I Talk Funny Sometimes (But Not as Much as I Would Like to Anymore)

Tonight, I watched the HBO special “Talking Funny.” I felt like I was eavesdropping on the after-work conversation between Jerry Seinfeld, Chris Rock, Louis C.K. and Ricky Gervais. The first thing that struck me is the fact that all four of these guys seemed to be a little uneasy with themselves, almost self-conscious about the fact that they were having a serious conversation about the craft of comedy on camera. But comedy is an art, one of the hardest for a writer to master. And make no mistake about it, stand up comedians are writers first. Just like poets and playwrights, there is a rhythm and an energy always at the heart of every line that causes the audience to respond. There are only a handful of truly great comedians and I would have to say that these four rank up there as some of my favorites of this decade.

Some of my most vivid memories as a child have to do with comedians. My mom almost always carried a joke book instead of a journal and my dad liked to listen to comedy albums, so I spent a lot of time listening to them as well trying to memorize specific bits or songs that I liked. Bill Cosby’s bit about flushing his winter coat down the toilet like torpedos firing out of a submarine ranks as my all-time favorite. That image of him as a child doing something so hilariously creative and destructive at the same time left a deep impression on me. It also opened my mind to the idea that things aren’t always what they seem. And just because something is a coat or a toilet, doesn’t mean that you cannot make it into whatever your imagination is able to dream up. I started writing animated stories about everyday objects after listening to that album. One in particular, about a champagne cork that comes to life and travels the world in search of finding his soul mate just flashed through my memory bank.

My cousin introduced me to Steve Martin’s “Wild and Crazy Guy.” We were visiting her family and she must have played “Well, ex-cuu-uuuuuse meeeeeeee” at least twenty times in a row. Every time, we would laugh like it was the first time we had heard it. Then we drove around her living room in a battery-operated electric car yelling the lines at our parents when they got in our way. That’s when I learned that you could say anything–and I do mean anything–in a specific way with a certain attitude or emotion (it helped if you were wearing rabbit ears) and it could be funny.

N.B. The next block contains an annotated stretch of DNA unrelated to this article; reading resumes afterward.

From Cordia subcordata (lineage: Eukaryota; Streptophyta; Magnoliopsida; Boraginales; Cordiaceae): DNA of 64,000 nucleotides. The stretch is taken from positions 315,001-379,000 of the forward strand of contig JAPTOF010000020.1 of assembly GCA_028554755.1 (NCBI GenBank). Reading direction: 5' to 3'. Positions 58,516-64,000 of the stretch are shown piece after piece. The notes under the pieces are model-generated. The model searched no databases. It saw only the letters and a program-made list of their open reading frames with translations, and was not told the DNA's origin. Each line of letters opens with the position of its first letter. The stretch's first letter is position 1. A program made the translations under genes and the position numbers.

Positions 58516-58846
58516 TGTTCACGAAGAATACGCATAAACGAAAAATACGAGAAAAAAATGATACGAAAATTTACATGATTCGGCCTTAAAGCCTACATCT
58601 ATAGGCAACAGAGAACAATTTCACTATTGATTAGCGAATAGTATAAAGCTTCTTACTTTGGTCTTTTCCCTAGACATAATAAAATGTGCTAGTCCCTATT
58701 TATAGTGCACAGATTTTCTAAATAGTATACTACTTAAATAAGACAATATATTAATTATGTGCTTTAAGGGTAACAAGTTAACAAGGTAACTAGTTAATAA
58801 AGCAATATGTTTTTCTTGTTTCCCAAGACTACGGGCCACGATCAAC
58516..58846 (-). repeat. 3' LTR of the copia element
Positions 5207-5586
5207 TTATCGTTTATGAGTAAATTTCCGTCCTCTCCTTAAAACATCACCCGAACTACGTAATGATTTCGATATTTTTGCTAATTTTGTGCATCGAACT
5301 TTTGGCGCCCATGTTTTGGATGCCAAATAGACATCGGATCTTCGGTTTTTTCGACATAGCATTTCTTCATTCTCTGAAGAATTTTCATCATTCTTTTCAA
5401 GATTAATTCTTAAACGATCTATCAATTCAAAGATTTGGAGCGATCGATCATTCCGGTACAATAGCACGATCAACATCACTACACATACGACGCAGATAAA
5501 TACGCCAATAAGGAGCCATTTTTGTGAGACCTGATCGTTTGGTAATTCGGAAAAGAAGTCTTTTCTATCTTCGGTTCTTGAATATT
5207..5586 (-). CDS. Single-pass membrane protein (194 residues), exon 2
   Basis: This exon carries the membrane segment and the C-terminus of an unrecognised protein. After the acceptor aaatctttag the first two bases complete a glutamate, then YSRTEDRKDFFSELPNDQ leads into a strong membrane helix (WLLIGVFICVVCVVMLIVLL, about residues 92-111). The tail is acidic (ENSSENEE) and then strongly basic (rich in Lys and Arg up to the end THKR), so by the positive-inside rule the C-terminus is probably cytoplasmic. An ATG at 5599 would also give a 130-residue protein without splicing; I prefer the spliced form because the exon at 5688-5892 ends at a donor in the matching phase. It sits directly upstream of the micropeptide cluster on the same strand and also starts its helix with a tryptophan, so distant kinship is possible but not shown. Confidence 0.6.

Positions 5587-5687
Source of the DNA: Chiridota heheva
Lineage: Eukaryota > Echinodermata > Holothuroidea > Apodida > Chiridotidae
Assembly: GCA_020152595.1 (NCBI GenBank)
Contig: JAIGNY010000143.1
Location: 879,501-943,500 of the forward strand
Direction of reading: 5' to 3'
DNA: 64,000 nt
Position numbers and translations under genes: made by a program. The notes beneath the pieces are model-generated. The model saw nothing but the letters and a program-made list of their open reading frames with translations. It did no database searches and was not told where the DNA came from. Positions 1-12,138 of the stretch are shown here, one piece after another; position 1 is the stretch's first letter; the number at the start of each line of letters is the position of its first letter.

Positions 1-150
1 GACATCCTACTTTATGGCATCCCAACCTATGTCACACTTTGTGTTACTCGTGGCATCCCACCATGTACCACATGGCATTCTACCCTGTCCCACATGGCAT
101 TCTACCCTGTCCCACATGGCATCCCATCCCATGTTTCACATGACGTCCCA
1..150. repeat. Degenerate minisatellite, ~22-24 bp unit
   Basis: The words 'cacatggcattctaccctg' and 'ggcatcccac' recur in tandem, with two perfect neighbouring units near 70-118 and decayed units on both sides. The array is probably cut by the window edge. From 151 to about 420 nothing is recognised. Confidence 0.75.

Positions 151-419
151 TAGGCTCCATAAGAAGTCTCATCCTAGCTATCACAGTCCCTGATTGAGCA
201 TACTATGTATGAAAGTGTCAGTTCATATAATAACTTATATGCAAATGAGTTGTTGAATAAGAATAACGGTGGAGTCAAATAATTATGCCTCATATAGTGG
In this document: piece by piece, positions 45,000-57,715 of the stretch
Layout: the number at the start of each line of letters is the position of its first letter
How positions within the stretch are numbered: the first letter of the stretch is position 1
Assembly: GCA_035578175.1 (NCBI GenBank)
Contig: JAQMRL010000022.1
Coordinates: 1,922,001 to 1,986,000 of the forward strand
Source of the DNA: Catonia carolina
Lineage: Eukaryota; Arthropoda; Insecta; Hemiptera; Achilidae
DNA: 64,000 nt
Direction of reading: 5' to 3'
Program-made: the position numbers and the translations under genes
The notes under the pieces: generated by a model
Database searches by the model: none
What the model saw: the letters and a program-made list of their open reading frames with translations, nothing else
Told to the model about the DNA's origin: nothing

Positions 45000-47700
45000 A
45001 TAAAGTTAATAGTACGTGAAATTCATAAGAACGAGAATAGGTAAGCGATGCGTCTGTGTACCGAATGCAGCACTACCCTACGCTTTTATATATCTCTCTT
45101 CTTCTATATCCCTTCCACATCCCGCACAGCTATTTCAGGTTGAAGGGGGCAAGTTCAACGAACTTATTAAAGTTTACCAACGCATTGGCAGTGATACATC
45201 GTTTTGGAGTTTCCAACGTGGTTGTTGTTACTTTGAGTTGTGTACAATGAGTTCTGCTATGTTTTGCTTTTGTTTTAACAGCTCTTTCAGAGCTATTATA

In the HBO special, the guys get on the topic of fear and how it is the major underlying energy of all stand up performances because at any given moment a joke may or may not work. Not only that, but at any given moment, the person on stage can consciously feel the audience’s fear as well as their longing to trust that wherever they are being led, it will make them laugh and open their eyes to a new way of seeing the world. In a way, they are physically experiencing the line that exists between love and fear over and over and over. Because, that’s the truth about comedy, it makes you see the world in a way that you can never un-see. I’ll never see a baguette and not think of Louis C.K.’s joke about a bag of dicks. I have often seen tricked-out hubcabs on a beat-down automobile and thought about Chris Rock or the fact that he is right, women aren’t interested in going back in lifestyle. Not only did Ricky Gervais change the way I think about corporate work environments, but he’s changed the way I think about Noah and that ark filled with animals. And I will never go to an airport or look at the expiration date on a carton of milk and not think of Jerry Seinfeld.

Growing up, I was the girl who would do just about anything to get a laugh. When I would hang out with my family, someone would inevitably tell me to “Say something funny” as if you can come up with something on command. One time, my father invited a nun over to dinner at our house and my mom and I reenacted the Black Knight sword fighting scene from Monty Python’s Holy Grail. I pride myself on the day I made my best friend laugh so hard that Pepsi shot out of her nose. But just like many comedians, I can be quite serious and introspective. In order to hear your own voice, you have to be. You have to be willing to look at a thing in a way that no one else would ever think of it. That’s why I love it when someone can make me laugh, because in that moment, they are freely expressing their voices without any artifice. They are showing me their light–even if they spend most of their time in darkness–and there’s nothing more joy-filled than that.

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